The club had another prospect that they wanted on their team, and were able to show it in the second round. The team chose to trade away their 83rd, 94th, and 113th overall picks to the Edmonton Oilers in exchange for the 57th overall pick, which the team used to draft William Carrier. Carrier, an 18-year old left-winger, was happy to see the Blues show that much interest in him.
“It’s always special to see a team that is interested in you, so, that was great when I saw that trade,” he said. “I didn’t expect it at all. That was great.”
The Blues like Carrier because he does a bit of everything. Carrier spent the past three seasons in the Quebec Junior Hockey League with the Cape Breton Screaming Eagles. He had 42 points (16 goals, 26 assists) in 34 games, but spent much of the season sidelined with a high-ankle sprain. Carrier was also forced to miss the Top Prospects game, a chance for players to impress NHL scouts. This is potentially the reason Carrier was still there for the Blues at No. 57. Carrier has second-line potential in the NHL according to Armstrong.
“He (also) has some upside. He has the ability to play in your top six,” said Bill Armstrong. “He has the ability to score, to make plays. We were really excited about going after a guy like that. Sometimes you can sit and wait and see what comes to you, but we felt that we could go after him and Doug was able to do that with some picks.”
“(I’m) a power-forward, so I do everything out there, fight, score goals, bring some offense, bring some defense,” said Carrier.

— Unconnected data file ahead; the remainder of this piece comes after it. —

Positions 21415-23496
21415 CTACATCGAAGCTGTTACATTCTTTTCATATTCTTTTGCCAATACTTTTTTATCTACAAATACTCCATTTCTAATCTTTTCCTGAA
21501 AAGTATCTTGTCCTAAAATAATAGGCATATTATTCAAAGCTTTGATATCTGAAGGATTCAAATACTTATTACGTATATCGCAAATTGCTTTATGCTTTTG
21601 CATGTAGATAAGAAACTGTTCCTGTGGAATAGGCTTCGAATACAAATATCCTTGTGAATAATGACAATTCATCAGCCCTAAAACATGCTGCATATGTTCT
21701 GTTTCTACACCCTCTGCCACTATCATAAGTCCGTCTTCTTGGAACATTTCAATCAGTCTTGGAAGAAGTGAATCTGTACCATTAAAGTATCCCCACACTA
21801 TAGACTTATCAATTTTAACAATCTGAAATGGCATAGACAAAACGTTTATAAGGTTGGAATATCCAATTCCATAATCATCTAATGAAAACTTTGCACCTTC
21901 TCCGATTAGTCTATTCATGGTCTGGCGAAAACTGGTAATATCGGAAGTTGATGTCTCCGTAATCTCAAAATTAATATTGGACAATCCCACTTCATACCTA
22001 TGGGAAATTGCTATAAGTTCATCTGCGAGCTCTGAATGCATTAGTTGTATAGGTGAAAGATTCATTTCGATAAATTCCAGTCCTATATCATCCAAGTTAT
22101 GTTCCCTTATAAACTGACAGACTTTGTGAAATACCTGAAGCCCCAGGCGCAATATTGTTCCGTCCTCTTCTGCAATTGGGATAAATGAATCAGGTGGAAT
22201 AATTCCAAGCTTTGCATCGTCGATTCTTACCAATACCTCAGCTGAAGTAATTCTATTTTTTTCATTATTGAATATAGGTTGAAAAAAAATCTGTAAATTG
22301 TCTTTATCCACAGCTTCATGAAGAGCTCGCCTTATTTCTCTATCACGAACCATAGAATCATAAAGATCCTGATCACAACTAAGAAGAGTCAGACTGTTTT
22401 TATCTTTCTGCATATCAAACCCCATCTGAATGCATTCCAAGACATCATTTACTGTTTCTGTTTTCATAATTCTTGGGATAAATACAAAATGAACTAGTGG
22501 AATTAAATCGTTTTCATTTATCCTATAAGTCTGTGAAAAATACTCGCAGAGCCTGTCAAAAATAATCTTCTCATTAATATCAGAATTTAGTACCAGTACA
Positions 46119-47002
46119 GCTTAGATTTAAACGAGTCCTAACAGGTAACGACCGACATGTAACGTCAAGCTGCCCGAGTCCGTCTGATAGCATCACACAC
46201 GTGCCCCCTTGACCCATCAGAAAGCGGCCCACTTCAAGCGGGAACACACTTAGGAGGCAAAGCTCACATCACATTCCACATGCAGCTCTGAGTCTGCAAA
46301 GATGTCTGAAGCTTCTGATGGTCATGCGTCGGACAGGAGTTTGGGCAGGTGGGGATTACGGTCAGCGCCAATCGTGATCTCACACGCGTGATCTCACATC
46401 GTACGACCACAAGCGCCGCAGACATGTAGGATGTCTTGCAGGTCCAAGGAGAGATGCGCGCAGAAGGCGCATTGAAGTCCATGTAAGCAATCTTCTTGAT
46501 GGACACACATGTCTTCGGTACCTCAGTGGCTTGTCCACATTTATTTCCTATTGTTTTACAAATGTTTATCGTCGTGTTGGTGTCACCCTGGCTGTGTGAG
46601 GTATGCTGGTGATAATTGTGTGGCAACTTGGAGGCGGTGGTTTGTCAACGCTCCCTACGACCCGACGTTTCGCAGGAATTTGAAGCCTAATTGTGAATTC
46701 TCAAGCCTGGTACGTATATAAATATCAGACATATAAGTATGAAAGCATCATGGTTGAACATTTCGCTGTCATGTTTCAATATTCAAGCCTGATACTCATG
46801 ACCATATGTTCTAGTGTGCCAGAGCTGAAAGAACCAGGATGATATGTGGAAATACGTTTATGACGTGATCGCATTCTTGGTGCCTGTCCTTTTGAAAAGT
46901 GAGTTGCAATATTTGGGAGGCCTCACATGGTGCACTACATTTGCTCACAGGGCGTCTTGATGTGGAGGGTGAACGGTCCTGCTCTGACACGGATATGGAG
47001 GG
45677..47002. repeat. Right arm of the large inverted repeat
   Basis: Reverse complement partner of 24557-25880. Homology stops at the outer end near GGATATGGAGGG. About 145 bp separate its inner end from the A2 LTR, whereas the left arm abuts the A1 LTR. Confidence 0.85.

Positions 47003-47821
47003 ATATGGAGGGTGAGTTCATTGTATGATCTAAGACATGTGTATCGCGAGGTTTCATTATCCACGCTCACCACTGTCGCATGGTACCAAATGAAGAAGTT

The six-foot, 198-pound forward was ranked 18th among North American Skating by NHL Central Scouting.
To finish up the draft, the Blues sent pick No. 203 and a 2014 fourth-round pick to Nashville in exchange for pick No. 112. They used that pick to draft St. Louis native Zach Pochiro.
Pochiro, 19, played in the Western Hockey League last season. He had 15 goals, 39 points in 65 games. The Blues knew of Pochiro, who told the club he has always been a big Blues fan, but it wasn’t just because of his ties to St. Louis that the club drafted him.
“He was born here, which is a good thing, said Armstrong. “He always told us he was a big Blues fan so that certainly helped, but more importantly, his determination, ruggedness and his grit. We are really interested in seeing him come to Traverse City.”
The Blues’ final pick of the draft was Santeri Saari, a native of Helsinki, Finland. Saari was ranked 116th among European skaters.
The Blues left the draft satisfied, and ready to begin preparation for next year’s draft. This year may not have been a usual one for the Blues, but the rebuilding process has ended, and the Blues like their current team. However, the club still felt they were able to pick some solid players for the future.
“The area that we were picking in, we were able to acquire the guys we wanted, which you can’t always do in some drafts,” admitted Armstrong. “We were patient with Vannelli, but at the same time, Doug was able to go out and chase some picks for us and put together a chance for us to get Carrier. It worked out for us.”